Mia Farrow on Human Compassion In Darfur (2007)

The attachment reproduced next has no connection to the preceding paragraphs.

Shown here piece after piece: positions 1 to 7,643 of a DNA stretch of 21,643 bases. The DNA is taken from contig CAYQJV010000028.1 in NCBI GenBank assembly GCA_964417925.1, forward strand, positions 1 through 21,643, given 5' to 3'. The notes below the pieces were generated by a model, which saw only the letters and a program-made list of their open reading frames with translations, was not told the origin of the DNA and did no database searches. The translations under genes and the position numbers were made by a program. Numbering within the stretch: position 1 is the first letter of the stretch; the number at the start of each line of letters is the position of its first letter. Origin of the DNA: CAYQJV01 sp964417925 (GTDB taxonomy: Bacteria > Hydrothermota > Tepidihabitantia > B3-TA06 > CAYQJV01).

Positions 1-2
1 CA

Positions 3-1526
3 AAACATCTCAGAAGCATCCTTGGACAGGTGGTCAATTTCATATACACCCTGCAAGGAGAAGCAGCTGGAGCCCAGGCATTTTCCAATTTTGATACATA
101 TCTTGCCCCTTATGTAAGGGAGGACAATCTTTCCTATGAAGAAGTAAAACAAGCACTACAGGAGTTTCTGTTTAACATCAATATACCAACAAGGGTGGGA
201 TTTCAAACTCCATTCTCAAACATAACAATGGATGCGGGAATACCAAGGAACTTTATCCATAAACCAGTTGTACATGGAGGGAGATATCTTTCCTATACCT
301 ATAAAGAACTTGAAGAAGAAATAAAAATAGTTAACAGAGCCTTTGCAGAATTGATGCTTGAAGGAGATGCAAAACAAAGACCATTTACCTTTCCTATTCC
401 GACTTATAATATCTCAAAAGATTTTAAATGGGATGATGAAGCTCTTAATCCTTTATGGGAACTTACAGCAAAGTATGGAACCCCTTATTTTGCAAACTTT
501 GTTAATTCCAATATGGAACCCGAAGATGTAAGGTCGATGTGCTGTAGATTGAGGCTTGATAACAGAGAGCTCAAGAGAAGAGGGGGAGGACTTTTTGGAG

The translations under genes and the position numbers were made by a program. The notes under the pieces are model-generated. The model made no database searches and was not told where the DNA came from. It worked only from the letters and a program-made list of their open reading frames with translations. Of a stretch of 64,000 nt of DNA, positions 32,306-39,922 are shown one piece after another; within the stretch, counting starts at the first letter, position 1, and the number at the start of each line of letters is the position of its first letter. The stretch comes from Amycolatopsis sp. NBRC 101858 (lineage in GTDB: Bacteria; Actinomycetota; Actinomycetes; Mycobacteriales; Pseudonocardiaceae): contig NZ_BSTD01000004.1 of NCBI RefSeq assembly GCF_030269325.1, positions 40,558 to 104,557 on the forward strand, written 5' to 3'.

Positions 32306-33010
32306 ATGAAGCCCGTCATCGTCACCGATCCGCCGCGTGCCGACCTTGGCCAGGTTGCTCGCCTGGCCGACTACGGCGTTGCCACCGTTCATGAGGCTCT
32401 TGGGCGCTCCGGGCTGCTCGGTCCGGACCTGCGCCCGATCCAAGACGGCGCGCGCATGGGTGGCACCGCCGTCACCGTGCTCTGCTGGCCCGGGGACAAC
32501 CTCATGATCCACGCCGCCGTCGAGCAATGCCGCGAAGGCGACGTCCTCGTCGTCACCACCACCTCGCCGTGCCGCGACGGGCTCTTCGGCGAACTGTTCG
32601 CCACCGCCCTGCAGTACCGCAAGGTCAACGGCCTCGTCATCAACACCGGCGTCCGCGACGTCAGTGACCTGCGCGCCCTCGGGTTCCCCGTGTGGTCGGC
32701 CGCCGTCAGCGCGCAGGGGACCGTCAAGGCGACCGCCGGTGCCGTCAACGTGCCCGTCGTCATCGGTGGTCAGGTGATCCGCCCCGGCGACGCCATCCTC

“This is a seminal moment for us. Who are we? We’re defined in this moment, in our reaction or our non-reaction to the genocide in Darfur. You said two-and-a-half million people were being driven from there, burning. Y’know, we’re seeing in Darfur, 80-90% of those villages have been bombed or burned by the Government of Sudan, and their proxy Arab militia, the Janjaweed … 80-90%. According to the Lemkin definition of genocide, it’s pretty well complete. Two-and-a-half million people have been driven out of their villages and are being forced to live amidst deplorable conditions in these refugee camps; 230,000 have fled in terror into Chad – of all places, Chad. Where now – in the last year – the Janjaweed have crossed into Chad, and the women who have fled Darfur and have burned feet and have lost their children and have walked 10 days, [one of them] crossed my hand and said, ‘But now they’re here. Now the Janjaweed are here. We can’t gather firewood here. We can’t plant here … We missed the planting season.’ … I was in an area called Jebel Marra last June, and the children were waiting with signs. And one of the signs that they held up [read]: ‘We need water. We need food.’ And the biggest sign read: ‘We need protection.’ And they had taken pains to write it out in English – somebody had taught them how to say¬†protection. And this was the plea from all across Darfur, and Eastern Chad, and Central African Republic – an extremely vulnerable population. Such good people; good parents … extraordinary. I could only hope that if I were in that situation that I would have that courage, that determination, and have the dignity that I witnessed there. I have never seen a people like that in my life. But the plea was for protection. We could do that. We should do that. We owe them that.”